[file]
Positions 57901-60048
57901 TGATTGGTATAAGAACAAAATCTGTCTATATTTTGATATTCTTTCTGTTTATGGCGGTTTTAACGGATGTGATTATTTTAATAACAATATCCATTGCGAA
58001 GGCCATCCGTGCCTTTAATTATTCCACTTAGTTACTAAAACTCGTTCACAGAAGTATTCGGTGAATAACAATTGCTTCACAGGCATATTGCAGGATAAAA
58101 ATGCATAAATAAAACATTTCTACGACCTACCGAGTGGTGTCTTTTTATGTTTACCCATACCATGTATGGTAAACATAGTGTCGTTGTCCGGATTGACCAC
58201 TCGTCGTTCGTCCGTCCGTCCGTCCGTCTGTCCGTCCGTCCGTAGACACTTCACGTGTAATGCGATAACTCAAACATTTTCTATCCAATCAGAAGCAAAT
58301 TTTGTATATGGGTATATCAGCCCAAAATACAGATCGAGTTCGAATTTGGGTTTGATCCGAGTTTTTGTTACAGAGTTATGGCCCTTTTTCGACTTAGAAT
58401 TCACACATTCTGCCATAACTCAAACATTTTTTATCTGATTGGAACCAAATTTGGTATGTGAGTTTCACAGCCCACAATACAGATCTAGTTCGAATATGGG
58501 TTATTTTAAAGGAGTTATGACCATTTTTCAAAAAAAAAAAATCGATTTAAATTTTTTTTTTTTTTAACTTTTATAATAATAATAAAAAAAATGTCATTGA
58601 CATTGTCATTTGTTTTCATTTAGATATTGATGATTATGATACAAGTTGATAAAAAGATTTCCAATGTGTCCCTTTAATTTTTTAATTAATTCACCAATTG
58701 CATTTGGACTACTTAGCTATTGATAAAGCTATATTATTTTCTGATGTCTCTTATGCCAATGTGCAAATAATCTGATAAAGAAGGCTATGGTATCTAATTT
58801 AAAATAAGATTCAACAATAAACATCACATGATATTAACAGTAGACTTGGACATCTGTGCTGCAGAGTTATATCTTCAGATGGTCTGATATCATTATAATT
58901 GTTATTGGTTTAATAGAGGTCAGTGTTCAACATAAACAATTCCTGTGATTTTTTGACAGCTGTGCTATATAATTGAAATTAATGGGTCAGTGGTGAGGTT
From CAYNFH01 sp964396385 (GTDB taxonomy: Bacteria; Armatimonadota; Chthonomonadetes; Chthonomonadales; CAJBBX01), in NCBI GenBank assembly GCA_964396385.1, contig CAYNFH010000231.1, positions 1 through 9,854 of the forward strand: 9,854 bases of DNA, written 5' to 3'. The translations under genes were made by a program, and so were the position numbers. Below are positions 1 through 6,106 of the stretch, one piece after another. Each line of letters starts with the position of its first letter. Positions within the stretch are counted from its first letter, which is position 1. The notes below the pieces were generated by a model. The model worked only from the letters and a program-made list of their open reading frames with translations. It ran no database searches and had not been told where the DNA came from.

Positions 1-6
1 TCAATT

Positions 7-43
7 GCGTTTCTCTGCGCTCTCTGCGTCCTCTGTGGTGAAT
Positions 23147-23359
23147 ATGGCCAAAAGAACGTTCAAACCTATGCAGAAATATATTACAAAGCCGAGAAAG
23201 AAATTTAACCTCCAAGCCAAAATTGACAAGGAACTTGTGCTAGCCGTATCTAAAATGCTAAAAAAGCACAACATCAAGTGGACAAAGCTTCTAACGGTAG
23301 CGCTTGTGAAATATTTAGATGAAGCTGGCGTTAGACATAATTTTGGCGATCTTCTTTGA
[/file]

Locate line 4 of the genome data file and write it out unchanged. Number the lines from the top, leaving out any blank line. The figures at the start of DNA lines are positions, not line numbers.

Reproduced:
58101 ATGCATAAATAAAACATTTCTACGACCTACCGAGTGGTGTCTTTTTATGTTTACCCATACCATGTATGGTAAACATAGTGTCGTTGTCCGGATTGACCAC